Dan Coffey plays Dr. Science as a complete know-it-all. Literally, this man has an answer, a SCIENTIFIC ANSWER, for any question. He did, and for all I know still does, a daily 90 second spot which airs on various NPR stations. None around
here. But two of the three things I'm putting up today are compilations of these spots.

It was important to me, among other reasons, because it was specific nerd humor. It was science-based, but complete absurdity. Could I someday be that kind of character? No way, nowhere near smart enough. But I could maybe do the voice...

These days, information on Dr. Science is scant at best. His official website is perennially down, replaced by a promise of a revamped site that never comes. But all his references on Wikipedia seem to be present tense ones. There is hope for us all, as long as Dr. Science is there.

I've got three things in this here zip file. One is the long-form cassette which I got from my mom, "I Know More Than You Do!" It's 60 minutes of the quick radio spots, and 30 minutes of radio play. Pretty good. Another is a tape I have merely labeled "Dr. Science," with no further information. It seems to come from a higher-fidelity source, and mostly regards technology of the late 90's. A pretty endearing time capsule, and funny all the same. Finally, there is an hour of Science Friday from September 2nd, 1994, in which Dr. Science takes calls and provides on-the-spot answers.

"That's right."

Sunday, December 5, 2010

Hello? Is this Value Vision? I wanna order the Nativity scene!

Most people who hadn't otherwise heard of Supernova these days probably don't know of them as more than a footnote. They'd been fairly inactive, but still existent, when a bunch of "rock stars" on a reality show decided they'd use the name for their band, despite their previous knowledge of these tinfoil-and-Oreo obsessed Cynotians. Luckily, this spurred the original Supernova back into existence. But back in the mid-nineties, they'd merely been one of the finest pop-punk bands around.

Were they gimmicky? You bet your ass. The schtick was that these three fellas from Costa Mesa, CA were actually aliens, from a planet called Cynot 3. Their sun exploded, and they found themselves on Earth, where they schemed ways to obtain the world's supply of aluminum foil. But this was really all circumstantial to their songs, two minute catchy bombs of melody and nerdery. Their lyrical concerns revolved around vitamins, math, superheroes, cookies, Mentos, cops, hippies, and, of course, Supernova. Oh, and they had geometric shapes cut into their hair. How they ended up on Amphetamine Reptile, I'll never know.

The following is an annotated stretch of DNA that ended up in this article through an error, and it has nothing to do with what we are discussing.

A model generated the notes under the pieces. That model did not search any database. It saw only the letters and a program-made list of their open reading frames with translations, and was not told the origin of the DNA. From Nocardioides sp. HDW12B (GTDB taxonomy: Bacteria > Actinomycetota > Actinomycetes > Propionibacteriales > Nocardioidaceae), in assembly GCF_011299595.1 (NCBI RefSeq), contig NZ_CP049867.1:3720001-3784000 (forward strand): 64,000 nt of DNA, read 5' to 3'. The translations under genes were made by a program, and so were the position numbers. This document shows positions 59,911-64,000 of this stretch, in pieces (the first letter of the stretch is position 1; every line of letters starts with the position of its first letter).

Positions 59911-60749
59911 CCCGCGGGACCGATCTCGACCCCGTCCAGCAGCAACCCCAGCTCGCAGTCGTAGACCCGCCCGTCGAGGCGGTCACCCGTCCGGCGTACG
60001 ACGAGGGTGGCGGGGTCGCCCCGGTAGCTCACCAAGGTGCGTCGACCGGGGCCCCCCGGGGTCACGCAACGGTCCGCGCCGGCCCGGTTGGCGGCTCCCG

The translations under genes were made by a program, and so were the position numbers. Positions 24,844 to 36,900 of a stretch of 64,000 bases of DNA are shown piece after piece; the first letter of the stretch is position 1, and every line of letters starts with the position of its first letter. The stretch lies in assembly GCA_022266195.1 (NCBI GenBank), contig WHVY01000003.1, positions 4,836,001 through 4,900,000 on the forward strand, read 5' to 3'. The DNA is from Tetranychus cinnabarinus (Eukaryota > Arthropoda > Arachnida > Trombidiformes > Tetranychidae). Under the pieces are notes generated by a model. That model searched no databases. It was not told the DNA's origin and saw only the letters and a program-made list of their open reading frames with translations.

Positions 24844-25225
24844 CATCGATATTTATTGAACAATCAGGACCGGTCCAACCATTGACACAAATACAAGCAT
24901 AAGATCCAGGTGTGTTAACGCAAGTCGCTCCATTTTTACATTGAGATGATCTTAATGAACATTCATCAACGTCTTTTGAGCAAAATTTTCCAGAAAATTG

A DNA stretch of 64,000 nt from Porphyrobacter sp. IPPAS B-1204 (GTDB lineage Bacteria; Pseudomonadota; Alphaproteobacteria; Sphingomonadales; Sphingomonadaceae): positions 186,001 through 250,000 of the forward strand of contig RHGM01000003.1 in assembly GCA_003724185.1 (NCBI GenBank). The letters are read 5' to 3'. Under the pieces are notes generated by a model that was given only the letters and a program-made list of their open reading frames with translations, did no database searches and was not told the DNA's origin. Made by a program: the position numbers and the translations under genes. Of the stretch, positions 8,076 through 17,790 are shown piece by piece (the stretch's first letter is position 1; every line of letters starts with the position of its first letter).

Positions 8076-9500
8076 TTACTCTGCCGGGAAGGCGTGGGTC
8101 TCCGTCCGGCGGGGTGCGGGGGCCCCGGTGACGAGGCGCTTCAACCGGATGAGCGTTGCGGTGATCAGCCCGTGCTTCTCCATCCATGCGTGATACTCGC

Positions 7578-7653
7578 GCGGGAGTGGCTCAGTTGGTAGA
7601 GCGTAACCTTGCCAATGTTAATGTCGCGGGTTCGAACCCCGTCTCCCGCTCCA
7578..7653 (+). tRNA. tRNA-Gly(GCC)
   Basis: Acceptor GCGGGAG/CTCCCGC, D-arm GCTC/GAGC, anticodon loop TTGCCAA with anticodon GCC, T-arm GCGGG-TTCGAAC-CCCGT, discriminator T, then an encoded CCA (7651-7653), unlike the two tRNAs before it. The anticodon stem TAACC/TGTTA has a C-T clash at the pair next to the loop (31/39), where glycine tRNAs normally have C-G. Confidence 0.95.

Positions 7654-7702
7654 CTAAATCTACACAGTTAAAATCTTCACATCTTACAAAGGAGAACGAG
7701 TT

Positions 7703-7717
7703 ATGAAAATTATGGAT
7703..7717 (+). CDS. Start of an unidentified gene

But sure enough, on AmRep they were, and in 1995 they made Ages 3 and Up, their first LP. Concurrent with this album, they filmed a "children's show for adults" pilot entitled "Last in Space: A Show for Kids?" Apparently this was big enough of a deal that they actually had a release show for the VHS tape at the Concert Cafe in Green Bay, where apparently everyone just came and watched
the thing, and could buy their own copies. I'm pretty sure that's where my friend Kory got his, and that's how I saw it in '97 or so. Thirteen years later, I found a brand new copy on Amazon, and finally got to see it again. It was still silly.

Presented here is an .avi file, which oughta be Divx compatible, of the tape. I can provide an .iso file if anyone wants it, but it really doesn't look better than this.

Make sure to download all five parts before you try to unzip the thing.

Your bonus content for this post is my compilation of all the Supernova singles. Well, nearly all. The "Diga Queso!" EP isn't here, because I haven't managed to find a copy yet. But the rest of the singles, and the live 10", and some comp stuff, AND a couple songs from the videotape, are here. Some of these apparently got re-released on a CD called "Pop as a Weapon" a few years ago, but I'm not going to remove those, because I put this damned CD together a decade ago and I don't want to change it now. Besides, they failed to actually include the song "Pop as a Weapon," Supernova's finest 49 seconds.

No idea what's up with Supernova these days. I guess Dave had quit for a while, came back, and then Jodey quit. So they got a guy from the Aquabats to play guitar, and naturally appeared on Yo Gabba Gabba! via that connection. Their wikipedia page makes a lot of references to 2007-8, and their official page went poof. Anyone got any info?